Home > Books, Silly Politicians, Who You Calling a Nazi? > Double, double Mulroney and trouble; Trudeau burn, and Dion bubble.

Double, double Mulroney and trouble; Trudeau burn, and Dion bubble.

September 7th, 2007

I can’t begin to say how much I have been enjoying the political hornets nest Brian Mulroney has stirred up with his trashing of Pierre Trudeau this week, and release of his memoirs, Memoirs 1939-1993 next week.

And, strangely, I half agree with Stephane Dion that Mulroney is off base, although Dion calling him a political coward demonstrates a complete lack of knowledge in Mulroney’s history, if he really believes it. But slapping Trudeau around for youthful indiscretions? Even if they were as serious as being a Nazi sympathizer (which I in no way believe they are), they are events that happened 70 years ago, in the youth of a man who lived a full life, and passed over six years ago. Besides, Trudeau’s work and policies in no way suggest he was sympathetic to the Nazis.

No, if Mulroney wants to attack Trudeau, policy is the place to do it. And there is lots of room to attack, and it is, frankly, fair game whether Trudeau is alive or dead. Policy is the legacy a politician leaves behind, and Trudeau left enough policy is just downright bad. I will reserve judgement until I have read the book, but if Mulroney’s critique of Trudeau can’t rise above the “he didn’t fight the Nazi’s when he had a chance” stuff, if he can’t find enough policy to lambaste Trudeau over, then it explains much about what went wrong during Mulroney’s years in office. If a Conservative Prime Minister can’t find pages an pages of critical comment on Trudeau’s politics, then he should never have been a) a Conservative and b) Prime Minister.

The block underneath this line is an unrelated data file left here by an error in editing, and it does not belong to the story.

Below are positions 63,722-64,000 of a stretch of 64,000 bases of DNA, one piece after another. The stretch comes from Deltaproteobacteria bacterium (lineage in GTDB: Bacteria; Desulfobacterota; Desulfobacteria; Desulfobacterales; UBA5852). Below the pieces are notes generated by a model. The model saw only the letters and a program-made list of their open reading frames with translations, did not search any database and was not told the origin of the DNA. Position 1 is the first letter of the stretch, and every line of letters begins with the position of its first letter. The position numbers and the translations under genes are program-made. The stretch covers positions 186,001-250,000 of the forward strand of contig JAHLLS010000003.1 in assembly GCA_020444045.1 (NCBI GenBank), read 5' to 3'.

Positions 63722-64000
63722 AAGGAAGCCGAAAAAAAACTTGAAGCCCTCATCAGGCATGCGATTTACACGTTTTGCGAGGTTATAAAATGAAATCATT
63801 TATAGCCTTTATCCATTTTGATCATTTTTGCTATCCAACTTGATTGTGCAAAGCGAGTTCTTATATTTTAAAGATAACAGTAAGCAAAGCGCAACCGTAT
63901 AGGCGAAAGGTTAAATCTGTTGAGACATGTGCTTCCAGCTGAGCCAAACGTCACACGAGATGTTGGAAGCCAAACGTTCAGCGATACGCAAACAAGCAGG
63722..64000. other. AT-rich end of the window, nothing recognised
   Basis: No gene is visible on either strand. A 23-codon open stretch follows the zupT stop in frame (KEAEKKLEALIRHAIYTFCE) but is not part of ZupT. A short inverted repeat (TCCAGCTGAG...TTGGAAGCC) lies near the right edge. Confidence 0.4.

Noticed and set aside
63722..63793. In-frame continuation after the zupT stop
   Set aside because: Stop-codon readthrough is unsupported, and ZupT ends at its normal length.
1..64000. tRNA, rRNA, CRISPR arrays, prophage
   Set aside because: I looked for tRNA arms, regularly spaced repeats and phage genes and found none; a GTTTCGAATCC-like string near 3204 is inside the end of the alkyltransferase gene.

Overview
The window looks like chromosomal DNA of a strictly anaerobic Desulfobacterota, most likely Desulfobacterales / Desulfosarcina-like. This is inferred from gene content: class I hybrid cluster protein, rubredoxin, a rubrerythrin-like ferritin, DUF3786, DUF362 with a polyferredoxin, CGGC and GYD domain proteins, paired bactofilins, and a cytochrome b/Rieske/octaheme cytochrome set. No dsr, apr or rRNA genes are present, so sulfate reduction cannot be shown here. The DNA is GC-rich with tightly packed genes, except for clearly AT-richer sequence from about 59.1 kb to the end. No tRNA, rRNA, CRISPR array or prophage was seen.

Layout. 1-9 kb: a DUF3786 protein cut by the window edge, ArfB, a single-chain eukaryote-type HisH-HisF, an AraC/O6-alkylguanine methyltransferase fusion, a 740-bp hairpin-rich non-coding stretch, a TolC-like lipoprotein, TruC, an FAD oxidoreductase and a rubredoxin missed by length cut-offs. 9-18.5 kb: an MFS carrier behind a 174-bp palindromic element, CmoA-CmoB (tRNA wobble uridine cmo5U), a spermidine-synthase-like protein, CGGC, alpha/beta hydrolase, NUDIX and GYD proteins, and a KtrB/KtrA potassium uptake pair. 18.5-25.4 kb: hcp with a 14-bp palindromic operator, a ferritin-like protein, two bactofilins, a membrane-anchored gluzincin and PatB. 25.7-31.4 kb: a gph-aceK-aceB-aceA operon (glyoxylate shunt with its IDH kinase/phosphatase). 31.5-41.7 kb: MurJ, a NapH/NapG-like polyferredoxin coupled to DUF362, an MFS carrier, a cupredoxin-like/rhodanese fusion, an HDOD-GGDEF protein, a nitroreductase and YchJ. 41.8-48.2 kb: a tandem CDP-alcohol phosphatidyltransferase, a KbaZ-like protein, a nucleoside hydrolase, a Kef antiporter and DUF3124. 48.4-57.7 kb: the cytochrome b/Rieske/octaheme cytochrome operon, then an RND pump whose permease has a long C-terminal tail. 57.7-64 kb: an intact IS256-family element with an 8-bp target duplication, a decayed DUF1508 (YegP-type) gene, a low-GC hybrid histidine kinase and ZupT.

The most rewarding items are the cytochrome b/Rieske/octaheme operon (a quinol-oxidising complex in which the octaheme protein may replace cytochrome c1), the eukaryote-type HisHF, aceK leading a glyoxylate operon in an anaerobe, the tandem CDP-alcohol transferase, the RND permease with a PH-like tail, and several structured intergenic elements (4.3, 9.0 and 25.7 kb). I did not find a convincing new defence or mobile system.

The fallout, however, looks like it will not be constrained to pistols at sunrise between the Trudeaupeans and the Mulroneyites. Today Senator Pat Carney wrote a letter into the Post regarding David Frum’s piece of the free trade Agreement. In his piece, Frum suggested that John Crosbie was the minister of trade who negotiated the FTA. It’s not so much Carney’s setting the record straight that’s interesting; that happens all the time. But the tone of the letter strongly suggests the following entry in Pat Carney’s (Sen. PC) Christmas card list:

John Crosbie

Here is the letter itself:

David Frum’s mundane account of Brian Mulroney’s historic accomplishment in achieving the U.S.-Canada Free Trade Agreement (FTA) is marred by his false assertion that John Crosbie was the minister of trade who negotiated the FTA. That role is properly mine, as trade minister whose signature is on the Agreement in Principle negotiated by finance minister Michael Wilson, chief of staff Derek Burney and myself in a clock-racing marathon in Washinton [sic] on Oct. 4 1987. John Crosbie, who famously said he had never read the FTA, was responsible for implementing the negotiated agreement. Look it up.

With this being the week before the first of the two big memoirs coming in the next few months (Jean Cretien also has his coming out), this could be a lively and fun fall.

Books, Silly Politicians, Who You Calling a Nazi?

  1. dmorris
    September 7th, 2007 at 17:12 | #1

    Mulroney or Trudeau, a story with two villains, no heroes.
    Mulroney seems obsessed with his “legacy”, which fits my image of him as an egomaniacal politician.(And I voted for him, both times.)

    Mulroney, like Trudeau, and every succeeding PM until Stephen Harper, was a protege of Paul Demerais. He was about as Conservative as Paul Martin, and damned near wiped out our founding political Party with his arrogance. Call both members of the Demerais Party.

    I will wait until both Chretien’s and Mulroney’s books become available at my public library, which is supported by my tax dollars, just like Mulroney and Chretien. I’ll be damned if I’d ever pay to read their version of history (bs), even if it is straight from the horse’s mouth, or other orifice.

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